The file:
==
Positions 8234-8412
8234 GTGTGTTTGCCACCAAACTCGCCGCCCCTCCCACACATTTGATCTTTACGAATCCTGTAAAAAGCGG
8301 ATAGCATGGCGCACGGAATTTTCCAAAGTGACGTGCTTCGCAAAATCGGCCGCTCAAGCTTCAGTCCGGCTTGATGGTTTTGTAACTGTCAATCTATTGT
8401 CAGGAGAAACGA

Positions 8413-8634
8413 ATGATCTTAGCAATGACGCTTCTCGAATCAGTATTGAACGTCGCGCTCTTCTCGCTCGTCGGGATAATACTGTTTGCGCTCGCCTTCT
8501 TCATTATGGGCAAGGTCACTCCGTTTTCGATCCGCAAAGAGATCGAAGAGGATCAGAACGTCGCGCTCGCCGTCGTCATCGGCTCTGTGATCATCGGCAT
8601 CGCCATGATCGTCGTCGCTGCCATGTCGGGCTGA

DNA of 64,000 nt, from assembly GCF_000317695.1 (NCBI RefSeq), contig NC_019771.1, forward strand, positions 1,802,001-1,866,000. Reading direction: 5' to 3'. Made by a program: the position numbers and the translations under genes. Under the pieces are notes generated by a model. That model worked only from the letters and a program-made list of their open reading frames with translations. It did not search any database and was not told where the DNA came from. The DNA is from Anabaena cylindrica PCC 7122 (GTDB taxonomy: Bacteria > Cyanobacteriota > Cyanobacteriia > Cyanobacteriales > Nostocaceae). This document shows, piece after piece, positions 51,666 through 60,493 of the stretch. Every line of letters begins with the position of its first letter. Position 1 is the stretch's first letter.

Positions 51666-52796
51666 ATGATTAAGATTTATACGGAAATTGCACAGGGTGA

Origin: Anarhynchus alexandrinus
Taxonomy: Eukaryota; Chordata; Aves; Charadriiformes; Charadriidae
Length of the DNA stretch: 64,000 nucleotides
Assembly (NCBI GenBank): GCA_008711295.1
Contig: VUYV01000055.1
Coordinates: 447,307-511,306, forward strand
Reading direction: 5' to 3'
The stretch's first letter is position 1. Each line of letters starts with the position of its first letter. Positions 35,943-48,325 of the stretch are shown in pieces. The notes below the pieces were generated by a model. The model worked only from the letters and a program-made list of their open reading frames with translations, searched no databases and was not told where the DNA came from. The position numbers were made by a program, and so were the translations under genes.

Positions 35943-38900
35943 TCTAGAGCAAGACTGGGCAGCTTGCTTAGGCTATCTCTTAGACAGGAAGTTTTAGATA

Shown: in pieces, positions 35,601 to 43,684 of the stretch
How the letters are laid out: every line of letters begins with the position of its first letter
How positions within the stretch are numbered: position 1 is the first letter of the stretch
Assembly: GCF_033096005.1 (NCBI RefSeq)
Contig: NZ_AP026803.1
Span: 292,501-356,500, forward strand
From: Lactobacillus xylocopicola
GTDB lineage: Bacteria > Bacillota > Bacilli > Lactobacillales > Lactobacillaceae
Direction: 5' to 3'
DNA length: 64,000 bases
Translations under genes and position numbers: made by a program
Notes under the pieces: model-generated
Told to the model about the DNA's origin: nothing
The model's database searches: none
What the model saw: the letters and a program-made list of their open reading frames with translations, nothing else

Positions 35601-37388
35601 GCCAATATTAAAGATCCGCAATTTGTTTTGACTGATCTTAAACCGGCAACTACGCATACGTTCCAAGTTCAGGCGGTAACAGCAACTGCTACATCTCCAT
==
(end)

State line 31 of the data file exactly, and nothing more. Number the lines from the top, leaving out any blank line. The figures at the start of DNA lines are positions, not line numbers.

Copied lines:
DNA length: 64,000 bases